The Friend Center was buzzing across a spectrum of entrepreneurial topics and conversations at the Tiger Entrepreneurs Conference and 21st Annual Princeton Entrepreneurs’ Network Startup Competition. Nearly 200 Tigers and friends engaged in thought-provoking discussion and happy celebrating on Friday during Reunions Weekend.
Topics discussed at the Tiger Entrepreneurs Conference included smart cities, venture capital, and Entrepreneurship the Princeton Way, specifically on how various departments around campus are seeing entrepreneurship evolve both on campus and beyond.
Rafe Steinhauer ’07, Entrepreneurial Program Manager & Lecturer at the Keller Center, led a design thinking workshop for alumni. “Design thinking is a body of techniques for developing innovations that address human-centered challenges. Between our courses and the Tiger Challenge, there are now over 150 Princeton undergraduates who are using design thinking to address an array of on-campus and off-campus challenges every academic year. From reducing sexual misconduct on campus, to helping locally resettled refugees connect to better career opportunities, our students are using design thinking as a way to identify, frame, and tackle these complex problems. It was a blast to share a taste of this methodology with alumni during this workshop!”
Diversity also evolved from the discussions, including during the venture capital session:
The day also included fireside chats with noteworthy alums. One such chat between private investor Mike Novogratz ’87 (with exceptional orange-trimmed loafers) and PEN’s Mayra Ceja ’03 was a wide-ranging discussion on blockchain and cryptocurrencies.
Ceja also conducted a fireside chat with Jeff Chapin ’98, co-founder of Casper, the mattress startup. Chapin spoke about his entrepreneurial journey through product development, management, and Casper’s popular mattress for dogs.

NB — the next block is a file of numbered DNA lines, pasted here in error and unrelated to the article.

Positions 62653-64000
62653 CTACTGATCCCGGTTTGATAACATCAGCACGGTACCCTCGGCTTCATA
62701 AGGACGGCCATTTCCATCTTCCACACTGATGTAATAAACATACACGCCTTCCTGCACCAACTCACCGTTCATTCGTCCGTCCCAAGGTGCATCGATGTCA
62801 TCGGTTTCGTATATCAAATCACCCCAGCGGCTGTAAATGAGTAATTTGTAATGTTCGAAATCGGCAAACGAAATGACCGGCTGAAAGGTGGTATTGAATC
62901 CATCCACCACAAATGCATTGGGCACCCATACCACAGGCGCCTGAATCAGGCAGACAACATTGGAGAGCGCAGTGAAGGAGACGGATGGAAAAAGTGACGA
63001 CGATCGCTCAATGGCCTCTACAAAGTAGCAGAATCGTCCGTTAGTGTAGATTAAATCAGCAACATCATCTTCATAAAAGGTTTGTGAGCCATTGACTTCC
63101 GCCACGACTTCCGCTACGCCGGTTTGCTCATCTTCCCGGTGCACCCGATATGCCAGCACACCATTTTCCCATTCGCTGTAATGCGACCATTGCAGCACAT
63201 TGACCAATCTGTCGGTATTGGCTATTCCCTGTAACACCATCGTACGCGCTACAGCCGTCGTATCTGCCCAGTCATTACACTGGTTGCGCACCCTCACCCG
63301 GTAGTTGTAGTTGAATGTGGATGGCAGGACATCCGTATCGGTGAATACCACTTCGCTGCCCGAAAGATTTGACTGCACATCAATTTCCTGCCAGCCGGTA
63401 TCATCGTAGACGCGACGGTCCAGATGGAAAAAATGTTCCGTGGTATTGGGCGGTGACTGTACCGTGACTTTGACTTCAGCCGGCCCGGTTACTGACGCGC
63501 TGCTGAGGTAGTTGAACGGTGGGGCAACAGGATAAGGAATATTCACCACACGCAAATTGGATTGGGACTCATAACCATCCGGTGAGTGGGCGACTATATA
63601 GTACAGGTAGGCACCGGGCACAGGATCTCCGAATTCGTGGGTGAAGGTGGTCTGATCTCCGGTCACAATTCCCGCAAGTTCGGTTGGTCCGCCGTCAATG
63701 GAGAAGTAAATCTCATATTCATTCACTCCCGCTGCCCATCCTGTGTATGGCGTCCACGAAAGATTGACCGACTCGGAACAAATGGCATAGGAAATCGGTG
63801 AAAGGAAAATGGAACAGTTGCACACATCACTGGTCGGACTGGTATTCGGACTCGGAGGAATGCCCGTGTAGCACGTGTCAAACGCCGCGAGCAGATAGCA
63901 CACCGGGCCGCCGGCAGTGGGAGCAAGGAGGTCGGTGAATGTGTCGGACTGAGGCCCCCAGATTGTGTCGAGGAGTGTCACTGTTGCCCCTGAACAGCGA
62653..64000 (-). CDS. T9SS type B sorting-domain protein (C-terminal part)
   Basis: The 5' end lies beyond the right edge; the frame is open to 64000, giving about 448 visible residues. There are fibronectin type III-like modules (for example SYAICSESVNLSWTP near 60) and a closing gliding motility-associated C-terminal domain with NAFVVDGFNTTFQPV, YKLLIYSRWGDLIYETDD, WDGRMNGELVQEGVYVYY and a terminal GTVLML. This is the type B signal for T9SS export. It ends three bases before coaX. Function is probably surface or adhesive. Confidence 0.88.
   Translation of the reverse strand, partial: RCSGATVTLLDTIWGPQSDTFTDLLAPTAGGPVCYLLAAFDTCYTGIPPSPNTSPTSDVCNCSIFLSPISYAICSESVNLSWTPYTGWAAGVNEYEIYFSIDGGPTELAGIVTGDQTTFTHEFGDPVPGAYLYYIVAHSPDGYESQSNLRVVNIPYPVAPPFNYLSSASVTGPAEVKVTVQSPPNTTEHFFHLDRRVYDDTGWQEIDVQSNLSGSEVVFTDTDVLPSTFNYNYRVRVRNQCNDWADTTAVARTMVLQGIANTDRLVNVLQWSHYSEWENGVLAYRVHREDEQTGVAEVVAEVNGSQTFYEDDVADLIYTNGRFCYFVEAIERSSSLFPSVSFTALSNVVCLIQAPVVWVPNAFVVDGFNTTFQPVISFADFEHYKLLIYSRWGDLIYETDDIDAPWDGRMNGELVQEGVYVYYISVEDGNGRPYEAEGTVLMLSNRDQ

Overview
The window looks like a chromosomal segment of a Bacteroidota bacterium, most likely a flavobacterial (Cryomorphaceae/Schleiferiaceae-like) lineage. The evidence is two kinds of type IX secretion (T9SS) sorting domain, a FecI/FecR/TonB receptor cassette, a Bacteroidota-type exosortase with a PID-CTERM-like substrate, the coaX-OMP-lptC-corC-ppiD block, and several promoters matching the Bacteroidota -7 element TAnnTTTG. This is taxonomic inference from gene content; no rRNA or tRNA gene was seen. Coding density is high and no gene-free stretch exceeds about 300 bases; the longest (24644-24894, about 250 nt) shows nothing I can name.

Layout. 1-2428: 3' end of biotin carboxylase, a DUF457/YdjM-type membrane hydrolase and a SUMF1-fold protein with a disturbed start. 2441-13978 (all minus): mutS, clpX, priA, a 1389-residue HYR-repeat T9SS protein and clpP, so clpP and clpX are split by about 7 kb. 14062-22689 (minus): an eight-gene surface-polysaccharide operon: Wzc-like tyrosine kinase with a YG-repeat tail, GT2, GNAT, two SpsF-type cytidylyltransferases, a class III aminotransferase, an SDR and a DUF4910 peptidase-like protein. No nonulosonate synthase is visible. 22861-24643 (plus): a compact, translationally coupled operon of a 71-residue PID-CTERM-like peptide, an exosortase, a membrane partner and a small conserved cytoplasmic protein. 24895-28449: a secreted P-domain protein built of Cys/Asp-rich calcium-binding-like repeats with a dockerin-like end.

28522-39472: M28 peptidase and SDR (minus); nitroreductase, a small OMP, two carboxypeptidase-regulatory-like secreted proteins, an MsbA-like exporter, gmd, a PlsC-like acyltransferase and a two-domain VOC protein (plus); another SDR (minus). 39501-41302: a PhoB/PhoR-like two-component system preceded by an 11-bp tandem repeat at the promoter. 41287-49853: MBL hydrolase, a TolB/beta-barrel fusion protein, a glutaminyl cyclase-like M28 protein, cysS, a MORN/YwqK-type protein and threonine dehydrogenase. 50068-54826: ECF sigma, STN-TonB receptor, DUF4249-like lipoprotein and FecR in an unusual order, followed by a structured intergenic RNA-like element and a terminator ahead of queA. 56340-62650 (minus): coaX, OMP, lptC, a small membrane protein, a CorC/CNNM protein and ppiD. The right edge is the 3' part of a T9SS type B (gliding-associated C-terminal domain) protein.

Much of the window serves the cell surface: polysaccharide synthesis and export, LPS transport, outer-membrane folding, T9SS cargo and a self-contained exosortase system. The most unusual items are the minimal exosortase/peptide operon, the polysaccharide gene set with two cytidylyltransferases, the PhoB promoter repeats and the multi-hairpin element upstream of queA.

Alumni mentors from Princeton Entrepreneurship Council’s OfficeHours staffed morning sessions for entrepreneurship guidance. The mentors included a venture capitalist, an attorney, a startup consultant, and a business strategist.
Over 30 Princeton-related startups were on display for the PEN Startup Competition, including Princeton Alumni Entrepreneurs Fund portfolio companies Aquabyte, Remedy and WellSheet. Alira Infrared Biosensing, Lithero, and Hempitecture advanced to the final round, with a capacity crowd in the main auditorium watching their pitches. Hempitecture, a hemp-based building materials startup led by Tommy Gibbons ’13, was voted the People’s Choice and won a $1,000 cash award.
Alira Infrared Biosensing took first place, winning $5,000 in cash and prizes including a bitcoin, a Basis, a $10,000 credit with Amazon Web Services, and an all-expenses-paid trip to California for six organized meetings with VCs in Los Angeles and San Francisco. Alira, represented by electrical engineering graduate students Alex Werth and Yasin Kaya (pictured below center), pitched their noninvasive glucose sensor designed to work without drawing blood with a finger prick.
The conference was also a strong lead-in for additional entrepreneurial events across campus, including the E-Hub Happy Hour directly after, and additional Alumni-Faculty Forums on Friday and Saturday on cryptocurrency, data, technology and consumer trends.
“It is exciting to see how the entrepreneurial ecosystem at Princeton and within the alumni community has been growing at entrepreneurial speed,” said Anne-Marie Maman ’84, executive director of the Princeton Entrepreneurship Council. “The annual reunions entrepreneurship conference was ahead of its time for Princeton. The pervasive buzz of alumni helping alumni is contagious and growing!”
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